CITY OF HOUSTON MOVING AHEAD WITH EMERGENCY RADIO CONVERSION
The administration of Houston Mayor Bill White announced that it has signed a contract, subject to City Council approval, to purchase a new radio system that would support all critical police, fire, EMS and public works functions. "At times during Hurricane Ike, our public safety radio system was the only reliable communication system available. That experience highlighted the need to replace our current, outmoded system," said White.
The new radio system will have more channels, allowing radio service used by local government to serve the needs of a growing community. It will have enhanced penetration into areas such as the interiors of buildings and basements, where fire and law enforcement professionals must operate. The new technology will be interoperable, allowing different functions -- such as Fire, Police and Public Works -- to communicate more effectively with each other within the city, and with users of the radios, such as sheriffs, constables and others who conform to the new American National Standards Institute (ANSI) standards.
In Houston, the consolidation of Fire and Police dispatch within the Houston Emergency Center has allowed common information to be shared with both Police and Fire units. The new public safety radio system will enhance this interoperability.
According to White, "Houston has fought hard and successfully for federal funding to help defray the costs of a new public radio system compliant with the new federal standards, and now we will be the leader among the nation's large cities in deploying this new system."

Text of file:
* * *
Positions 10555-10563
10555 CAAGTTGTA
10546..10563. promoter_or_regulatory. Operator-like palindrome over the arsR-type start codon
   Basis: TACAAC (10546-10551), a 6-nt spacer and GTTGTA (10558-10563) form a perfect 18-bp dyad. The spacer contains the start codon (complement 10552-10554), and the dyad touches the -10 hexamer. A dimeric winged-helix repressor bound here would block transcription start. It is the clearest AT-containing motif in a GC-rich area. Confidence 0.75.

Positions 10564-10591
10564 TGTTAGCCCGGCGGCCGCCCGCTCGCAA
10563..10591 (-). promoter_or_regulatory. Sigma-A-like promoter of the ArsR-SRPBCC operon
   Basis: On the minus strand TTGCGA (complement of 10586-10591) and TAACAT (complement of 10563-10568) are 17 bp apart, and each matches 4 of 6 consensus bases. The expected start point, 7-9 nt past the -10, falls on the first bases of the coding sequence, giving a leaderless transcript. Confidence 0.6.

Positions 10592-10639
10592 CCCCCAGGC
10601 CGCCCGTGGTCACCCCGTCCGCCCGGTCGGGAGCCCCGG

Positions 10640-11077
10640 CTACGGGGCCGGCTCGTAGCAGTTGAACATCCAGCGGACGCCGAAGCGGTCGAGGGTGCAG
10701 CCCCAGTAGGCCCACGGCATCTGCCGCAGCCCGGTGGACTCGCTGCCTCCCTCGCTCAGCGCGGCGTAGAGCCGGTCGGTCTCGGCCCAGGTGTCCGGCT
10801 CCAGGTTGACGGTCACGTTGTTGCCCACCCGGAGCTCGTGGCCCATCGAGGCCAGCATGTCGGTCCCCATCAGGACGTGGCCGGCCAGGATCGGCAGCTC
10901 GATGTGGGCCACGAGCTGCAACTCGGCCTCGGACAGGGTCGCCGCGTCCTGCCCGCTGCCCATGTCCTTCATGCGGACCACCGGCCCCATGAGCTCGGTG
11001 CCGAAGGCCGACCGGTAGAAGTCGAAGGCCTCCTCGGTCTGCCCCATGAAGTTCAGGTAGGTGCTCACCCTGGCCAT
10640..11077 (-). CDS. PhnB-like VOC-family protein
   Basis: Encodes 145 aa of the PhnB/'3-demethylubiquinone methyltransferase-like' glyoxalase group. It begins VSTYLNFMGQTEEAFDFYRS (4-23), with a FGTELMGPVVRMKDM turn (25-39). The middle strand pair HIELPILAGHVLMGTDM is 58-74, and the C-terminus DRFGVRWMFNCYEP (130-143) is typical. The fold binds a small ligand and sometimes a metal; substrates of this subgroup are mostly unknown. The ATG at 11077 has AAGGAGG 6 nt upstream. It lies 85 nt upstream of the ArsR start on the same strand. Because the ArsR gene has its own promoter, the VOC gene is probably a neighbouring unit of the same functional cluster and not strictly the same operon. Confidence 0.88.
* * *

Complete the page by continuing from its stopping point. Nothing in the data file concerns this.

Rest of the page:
Assistant Fire Chief Rick Flanagan added, "We need the additional channel capacity so that we don't have a firefighter in trouble who cannot get through because of congestion of the radio waves or interference from other signals, or outmoded equipment."
White signed a contract with Motorola following a competitive process that stretched throughout much of this year. Early in the Administration national consultants were brought in to consider alternatives, and recommended a new system requiring the city to migrate to 700/800 megahertz frequencies. In 2006-2007, the city of Houston received an allocation of these frequencies.
According to Tom Sorley, deputy director of the Information Technology Department's Radio Communications Services Division, who headed the technical evaluation of the various proposals, "We had two excellent proposals from two outstanding vendors. The Mayor personally participated in the bargaining sessions with each of the vendors over the last two months, and the city's price is lower by almost 30 percent than what had originally been estimated." Assuming 10,731 new radios in the field, which is the city's target within four years, the total basic cost of the Motorola system will be $107,873,462. Amounts set aside in the city's long-term capital improvement budget, when combined with federal grants and an amount earmarked from last year's surplus, should be sufficient to cover this cost, according to City Finance Director Michelle Mitchell.
Mayor White said the contract contained options to allow coverage in special areas such as the downtown tunnels and Reliant Stadium, where current coverage is difficult. In addition, said the mayor, "We worked with radio professionals at Harris County and CenterPoint and have built in options to allow participation by those entities at very good prices, if they choose to participate and reduce the total cost to all of us."
The mayor has periodically briefed City Council members at public sessions concerning the progress of this procurement. This will be the single largest equipment procurement in Houston's history. "This just shows our commitment to public safety," according to the mayor.